MONTGOMERY, AL (WSFA) - We have heard that haunting sound before, a wail Teresa Clark and her young son heard two years ago in Prattville. "On a cloudy day I get nervous," said Clark.
Nervous because Clark and son Trent were sitting at the Sonic Drive-In when they heard the sirens go off. They decided to take their lunch and go home.
It's a good thing they did.
"If we had waited 20 more minutes, who knows?" Clark wondered.
"At that age I didn't know what a tornado was," said 7 year old Trent Jolie.
Trent does now.
The storm swept through Prattville causing major damage throughout the city and to Teresa's home. Incredibly, no one died. In their new home, the family heads straight to the basement the moment they hear the sirens, and there waiting for them is a drawer full of supplies including NOAA radios and food just in case the power is out for a long time.
There is a general consensus Autauga County's sirens helped saved lives that day along with meteorologists on television and the radios.
"You had a lot of variables that day. People were inside their homes, the weather came on TV and people were just getting out of church," said Autauga County EMA Director Rocky Milliman.
It's not clear if all of Alabama's 67 counties have tornado sirens.
The Alabama EMA office in Chilton County says it 'doesn't keep those records' The National Weather Service in Birmingham says 'it isn't sure,' and neither does the Association of County Commissions of Alabama in Montgomery. Because of this story, the ACCA says it will consider posing that question to county ema directors across the state.
We do know Autauga County has 27 sirens in the county, 13 in Prattville.
"This area (southeast Autauga County) is the most populated area," Milliman said as he pointed to his map of the county.
The sirens in Autauga County are tested once a month but sometimes there is a failure such as the one on Highway 82 and 14.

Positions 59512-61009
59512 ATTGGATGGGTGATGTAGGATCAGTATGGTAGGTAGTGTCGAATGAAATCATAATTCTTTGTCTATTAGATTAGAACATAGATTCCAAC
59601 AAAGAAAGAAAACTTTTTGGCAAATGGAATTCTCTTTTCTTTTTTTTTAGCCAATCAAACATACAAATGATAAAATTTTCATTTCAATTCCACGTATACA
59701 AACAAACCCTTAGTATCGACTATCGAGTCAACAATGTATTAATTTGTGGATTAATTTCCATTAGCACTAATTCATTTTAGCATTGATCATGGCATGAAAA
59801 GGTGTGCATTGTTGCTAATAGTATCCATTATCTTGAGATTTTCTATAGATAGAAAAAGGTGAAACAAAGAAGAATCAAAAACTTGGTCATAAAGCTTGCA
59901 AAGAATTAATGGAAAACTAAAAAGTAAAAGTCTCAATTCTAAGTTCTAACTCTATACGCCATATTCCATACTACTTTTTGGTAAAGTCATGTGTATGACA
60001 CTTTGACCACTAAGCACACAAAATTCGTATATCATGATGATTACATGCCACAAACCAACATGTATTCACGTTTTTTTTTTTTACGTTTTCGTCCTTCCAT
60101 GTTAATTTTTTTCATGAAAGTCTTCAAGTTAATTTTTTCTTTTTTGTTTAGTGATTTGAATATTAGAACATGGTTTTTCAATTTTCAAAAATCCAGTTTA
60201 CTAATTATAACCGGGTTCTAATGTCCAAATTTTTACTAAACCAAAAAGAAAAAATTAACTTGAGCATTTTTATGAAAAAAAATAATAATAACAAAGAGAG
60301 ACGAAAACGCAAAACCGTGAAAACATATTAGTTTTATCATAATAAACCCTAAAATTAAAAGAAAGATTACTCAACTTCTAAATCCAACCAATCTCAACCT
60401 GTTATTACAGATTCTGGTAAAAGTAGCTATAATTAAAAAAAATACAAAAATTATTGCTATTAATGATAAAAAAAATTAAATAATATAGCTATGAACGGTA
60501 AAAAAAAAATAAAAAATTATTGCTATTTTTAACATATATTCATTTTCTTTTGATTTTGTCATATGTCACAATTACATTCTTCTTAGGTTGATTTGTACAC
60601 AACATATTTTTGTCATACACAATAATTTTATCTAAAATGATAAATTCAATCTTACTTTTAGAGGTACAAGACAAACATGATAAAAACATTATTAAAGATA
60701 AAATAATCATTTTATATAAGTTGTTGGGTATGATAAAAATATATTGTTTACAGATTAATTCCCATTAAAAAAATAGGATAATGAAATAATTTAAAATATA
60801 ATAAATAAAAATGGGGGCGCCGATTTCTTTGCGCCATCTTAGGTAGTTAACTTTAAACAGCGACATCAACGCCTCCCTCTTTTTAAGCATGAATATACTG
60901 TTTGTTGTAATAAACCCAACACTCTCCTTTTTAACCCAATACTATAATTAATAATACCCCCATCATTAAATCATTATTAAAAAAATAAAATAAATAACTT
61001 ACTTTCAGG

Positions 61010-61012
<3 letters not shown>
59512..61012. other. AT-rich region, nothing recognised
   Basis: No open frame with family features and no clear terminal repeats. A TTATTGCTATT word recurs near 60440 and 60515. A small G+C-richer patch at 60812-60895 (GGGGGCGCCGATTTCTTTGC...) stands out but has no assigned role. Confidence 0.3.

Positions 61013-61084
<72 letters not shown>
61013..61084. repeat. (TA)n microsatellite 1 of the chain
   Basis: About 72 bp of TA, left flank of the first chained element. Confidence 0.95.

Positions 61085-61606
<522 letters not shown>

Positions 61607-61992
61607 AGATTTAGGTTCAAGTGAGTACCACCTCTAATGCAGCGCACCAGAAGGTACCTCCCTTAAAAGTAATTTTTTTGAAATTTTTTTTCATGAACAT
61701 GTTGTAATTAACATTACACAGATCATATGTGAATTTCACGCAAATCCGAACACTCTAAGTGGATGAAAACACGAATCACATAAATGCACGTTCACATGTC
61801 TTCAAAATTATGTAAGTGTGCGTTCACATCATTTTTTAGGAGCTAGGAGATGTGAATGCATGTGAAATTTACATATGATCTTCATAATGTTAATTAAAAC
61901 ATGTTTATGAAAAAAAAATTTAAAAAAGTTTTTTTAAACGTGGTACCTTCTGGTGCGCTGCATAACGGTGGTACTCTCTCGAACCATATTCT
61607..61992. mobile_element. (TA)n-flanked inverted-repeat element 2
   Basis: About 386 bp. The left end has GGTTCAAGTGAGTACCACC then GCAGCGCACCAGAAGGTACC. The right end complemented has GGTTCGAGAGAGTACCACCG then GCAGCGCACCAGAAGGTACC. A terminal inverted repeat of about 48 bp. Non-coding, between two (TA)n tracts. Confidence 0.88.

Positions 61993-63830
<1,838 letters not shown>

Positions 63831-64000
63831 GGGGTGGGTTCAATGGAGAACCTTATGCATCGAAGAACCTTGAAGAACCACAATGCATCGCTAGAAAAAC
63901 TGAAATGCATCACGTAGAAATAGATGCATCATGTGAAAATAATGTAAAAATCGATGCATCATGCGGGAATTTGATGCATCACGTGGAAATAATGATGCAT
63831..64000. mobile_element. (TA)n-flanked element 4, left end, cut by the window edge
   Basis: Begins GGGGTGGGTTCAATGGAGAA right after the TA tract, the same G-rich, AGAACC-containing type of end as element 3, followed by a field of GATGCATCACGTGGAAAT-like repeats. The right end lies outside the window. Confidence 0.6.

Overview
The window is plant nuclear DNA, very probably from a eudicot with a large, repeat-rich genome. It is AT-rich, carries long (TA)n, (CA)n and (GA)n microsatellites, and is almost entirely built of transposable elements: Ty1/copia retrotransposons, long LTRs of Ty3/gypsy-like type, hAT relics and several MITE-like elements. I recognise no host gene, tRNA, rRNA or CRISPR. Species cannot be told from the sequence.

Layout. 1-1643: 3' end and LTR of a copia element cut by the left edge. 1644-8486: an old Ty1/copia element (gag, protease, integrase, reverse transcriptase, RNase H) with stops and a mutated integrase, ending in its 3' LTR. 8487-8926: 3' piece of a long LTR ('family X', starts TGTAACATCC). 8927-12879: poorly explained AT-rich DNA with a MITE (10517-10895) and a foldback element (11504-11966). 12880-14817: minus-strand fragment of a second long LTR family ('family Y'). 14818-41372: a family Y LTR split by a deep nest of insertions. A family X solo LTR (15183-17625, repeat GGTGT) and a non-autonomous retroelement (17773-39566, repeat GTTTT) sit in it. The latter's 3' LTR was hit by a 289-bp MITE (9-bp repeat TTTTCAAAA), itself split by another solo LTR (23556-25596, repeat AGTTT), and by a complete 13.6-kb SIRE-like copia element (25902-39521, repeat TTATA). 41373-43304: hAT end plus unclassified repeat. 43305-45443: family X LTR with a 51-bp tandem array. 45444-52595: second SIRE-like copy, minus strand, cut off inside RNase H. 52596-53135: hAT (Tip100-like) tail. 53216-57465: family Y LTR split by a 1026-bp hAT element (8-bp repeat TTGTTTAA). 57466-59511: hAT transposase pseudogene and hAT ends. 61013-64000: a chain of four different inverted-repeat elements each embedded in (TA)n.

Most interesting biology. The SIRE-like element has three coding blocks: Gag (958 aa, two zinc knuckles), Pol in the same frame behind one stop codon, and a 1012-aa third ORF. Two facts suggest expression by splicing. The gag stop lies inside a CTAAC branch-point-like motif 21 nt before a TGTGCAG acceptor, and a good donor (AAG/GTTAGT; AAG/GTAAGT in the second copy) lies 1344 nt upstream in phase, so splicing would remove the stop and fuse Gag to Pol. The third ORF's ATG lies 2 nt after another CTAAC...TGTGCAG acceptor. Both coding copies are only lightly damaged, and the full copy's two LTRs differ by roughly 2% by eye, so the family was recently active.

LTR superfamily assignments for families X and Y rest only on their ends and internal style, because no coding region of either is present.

WSFA 12 News waited and waited, 6 minutes past the appointed hour, nothing but silence. A potentially bad situation if this had been the real deal.
"That concerns me. If it doesn't work on a sunny day, how can we be sure it will work on a bad day," said Bob Parris, a Prattville resident who lives within a quarter-of-a-mile from the siren.
"I just got a call already from someone regarding the siren not working. This is only the second time in a year and a half that it's failed," said Milliman.
To be fair Autauga County is not alone.
Records show Dallas County has siren failures every two months or so. Typically an electrical problem EMA directors say the problems are fixed right away, and 'Siren Trouble Reports' are filled out indicating when the siren failed and when it was repaired.
It's the same kind of set-up in Montgomery County; 55 sirens in the city limits, 25 in the county, designed that way for a purpose.
"They are designed to be outdoor sirens. They aren't meant to penetrate walls of your home," said Montgomery County Asst. EMA Director Mike Stoudenmire.
For example, we interviewed Stoudenmire under a siren in a baseball field complex in central Montgomery. Stoudenmire says only one siren has failed in two years.
Much like Autauga County Montgomery County tests its sirens once a month as well. EMA directors believe the mechanism of alerting people of a possible tornado is still just as effective today as the times when they were used during bombing raids in World War Two.
While Stoudenmire and Milliman say they feel comfortable with the amount of sirens they have in their counties, Eric Jones of Elmore County is not.
"We have a grant application to add another siren in the county," Jones said.
Specifically in Prattville that's part of Elmore County. Jones says the new warning system will be placed near a church very close to Prattville Christian Academy that has a student population of more than 600.
No one is more pleased than Kim Trost of Elmore County.
"They can move on you so quickly. It's meant to be listened to, not discounted," said Trost.
We take you back to the Prattville siren that didn't work. Rocky Milliman says they ended up having to replace an electrical board at the site, replaced and tested that same day, according to Milliman.
In the meantime, Teresa Clark and son Trent have moved on. Clark admits she used to take a cavalier attitude towards tornado sirens.
"That was foolish," she said.